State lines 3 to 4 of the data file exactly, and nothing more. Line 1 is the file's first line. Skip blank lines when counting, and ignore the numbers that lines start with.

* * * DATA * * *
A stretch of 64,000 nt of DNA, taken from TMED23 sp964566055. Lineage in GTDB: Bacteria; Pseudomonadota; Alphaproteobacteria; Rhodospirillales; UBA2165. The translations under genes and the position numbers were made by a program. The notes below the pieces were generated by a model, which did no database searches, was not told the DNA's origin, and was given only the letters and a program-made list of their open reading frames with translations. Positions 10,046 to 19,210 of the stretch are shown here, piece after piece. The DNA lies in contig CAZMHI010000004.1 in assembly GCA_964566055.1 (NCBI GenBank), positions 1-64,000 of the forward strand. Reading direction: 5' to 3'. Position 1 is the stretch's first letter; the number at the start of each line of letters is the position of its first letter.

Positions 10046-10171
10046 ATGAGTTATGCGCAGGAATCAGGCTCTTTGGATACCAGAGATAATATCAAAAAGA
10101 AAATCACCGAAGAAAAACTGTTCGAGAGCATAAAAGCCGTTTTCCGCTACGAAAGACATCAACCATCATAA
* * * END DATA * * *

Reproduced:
10046 ATGAGTTATGCGCAGGAATCAGGCTCTTTGGATACCAGAGATAATATCAAAAAGA
10101 AAATCACCGAAGAAAAACTGTTCGAGAGCATAAAAGCCGTTTTCCGCTACGAAAGACATCAACCATCATAA